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UPDATE 2-Alamos Gold's units to file $1 bln investment treaty claim against Turkey

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·2 min read
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(Adds company denial of claims on environmental impact, no comment from Turkey)

April 20 (Reuters) - Miner Alamos Gold said on Tuesday its Netherlands units will file an investment treaty claim exceeding $1 billion against Turkey for "unfair and inequitable treatment" with its gold mining project.

Alamos, which has had an active presence in Turkey since 2010, said the claim that will be filed under the Netherlands-Turkey Bilateral Investment Treaty represents the value of its Turkish assets.

The Canadian miner had halted construction work at its Kirazli project in western Turkey in October 2019 after the mining concessions expired and amid protests against the project.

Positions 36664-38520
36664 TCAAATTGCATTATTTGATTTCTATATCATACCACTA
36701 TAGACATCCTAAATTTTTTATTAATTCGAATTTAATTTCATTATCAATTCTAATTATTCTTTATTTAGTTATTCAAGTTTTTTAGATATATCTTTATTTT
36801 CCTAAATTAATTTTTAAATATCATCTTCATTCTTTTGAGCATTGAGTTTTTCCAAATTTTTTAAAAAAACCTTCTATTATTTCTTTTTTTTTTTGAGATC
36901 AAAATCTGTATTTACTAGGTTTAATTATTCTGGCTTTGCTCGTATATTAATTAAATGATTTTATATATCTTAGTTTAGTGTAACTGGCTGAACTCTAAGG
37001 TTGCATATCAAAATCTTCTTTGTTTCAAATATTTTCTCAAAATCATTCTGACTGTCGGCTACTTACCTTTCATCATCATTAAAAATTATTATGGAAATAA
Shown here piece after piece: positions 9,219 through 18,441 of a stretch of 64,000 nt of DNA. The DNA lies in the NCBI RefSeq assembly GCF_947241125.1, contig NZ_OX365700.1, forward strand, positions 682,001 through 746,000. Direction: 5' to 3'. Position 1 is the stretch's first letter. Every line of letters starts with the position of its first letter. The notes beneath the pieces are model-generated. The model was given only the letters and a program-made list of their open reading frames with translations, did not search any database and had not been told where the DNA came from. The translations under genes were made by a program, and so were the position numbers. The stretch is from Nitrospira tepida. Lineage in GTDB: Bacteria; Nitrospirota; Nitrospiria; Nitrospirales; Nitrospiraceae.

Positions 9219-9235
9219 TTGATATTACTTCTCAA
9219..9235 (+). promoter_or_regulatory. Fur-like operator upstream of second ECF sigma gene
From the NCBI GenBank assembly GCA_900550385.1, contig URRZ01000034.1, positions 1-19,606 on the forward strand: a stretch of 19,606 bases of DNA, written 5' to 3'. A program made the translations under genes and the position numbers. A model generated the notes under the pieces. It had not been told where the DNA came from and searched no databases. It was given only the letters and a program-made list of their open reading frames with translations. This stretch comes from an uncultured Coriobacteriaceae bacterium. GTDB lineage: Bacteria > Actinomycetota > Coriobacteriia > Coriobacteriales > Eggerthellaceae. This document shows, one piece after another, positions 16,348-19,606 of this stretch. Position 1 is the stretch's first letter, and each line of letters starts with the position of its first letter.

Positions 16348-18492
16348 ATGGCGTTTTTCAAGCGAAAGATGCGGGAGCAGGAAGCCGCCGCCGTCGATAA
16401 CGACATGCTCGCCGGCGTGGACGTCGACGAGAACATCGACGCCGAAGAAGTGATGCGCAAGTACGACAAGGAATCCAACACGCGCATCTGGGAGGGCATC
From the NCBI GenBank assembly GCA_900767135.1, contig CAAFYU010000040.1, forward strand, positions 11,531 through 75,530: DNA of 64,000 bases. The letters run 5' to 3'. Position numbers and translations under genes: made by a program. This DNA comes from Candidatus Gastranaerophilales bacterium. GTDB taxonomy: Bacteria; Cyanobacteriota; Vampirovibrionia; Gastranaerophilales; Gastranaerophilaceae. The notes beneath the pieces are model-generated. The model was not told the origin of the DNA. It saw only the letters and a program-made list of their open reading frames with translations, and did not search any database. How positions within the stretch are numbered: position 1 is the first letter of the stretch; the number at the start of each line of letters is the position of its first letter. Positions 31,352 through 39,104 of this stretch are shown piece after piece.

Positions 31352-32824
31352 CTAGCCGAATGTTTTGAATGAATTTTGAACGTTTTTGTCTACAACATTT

Thousands of Turks, including opposition lawmakers, had protested against Alamos' mine, accusing the company of using cyanide to extract gold and contaminating the soil and water of a nearby dam. (https://reut.rs/2P3FEtg)

In an interview with Reuters at the time, Alamos CEO John McCluskey said measures had been taken to ensure that cyanide did not leak into the environment and the protests were based on politically motivated misinformation. He said the company had paid for reforestation of the area.

Alamos said on Tuesday that the government had failed to grant a routine renewal of its mining licenses in the 18 months since expiry, despite the company having met all legal and regulatory requirements for the renewal.

"The failure to renew the company's mining licenses will result in the loss of over a half a billion dollars in future economic benefits to the Republic of Turkey, including tax and other revenues, and thousands of jobs within Turkey," Alamos said.

Turkey's Ministry of Energy and Natural Resources did not immediately respond to a Reuters request for comment.

Alamos said that along with the subsidiaries, it invested more than $250 million in Turkey, unlocked over a billion dollars worth of project value, and contributed over $20 million in royalties, taxes and forestry fees to the Turkish government.

(Reporting by Arundhati Sarkar in Bengaluru and Ali Kucukgocmen in Ankara, Editing by Sherry Jacob-Phillips and Bernadette Baum)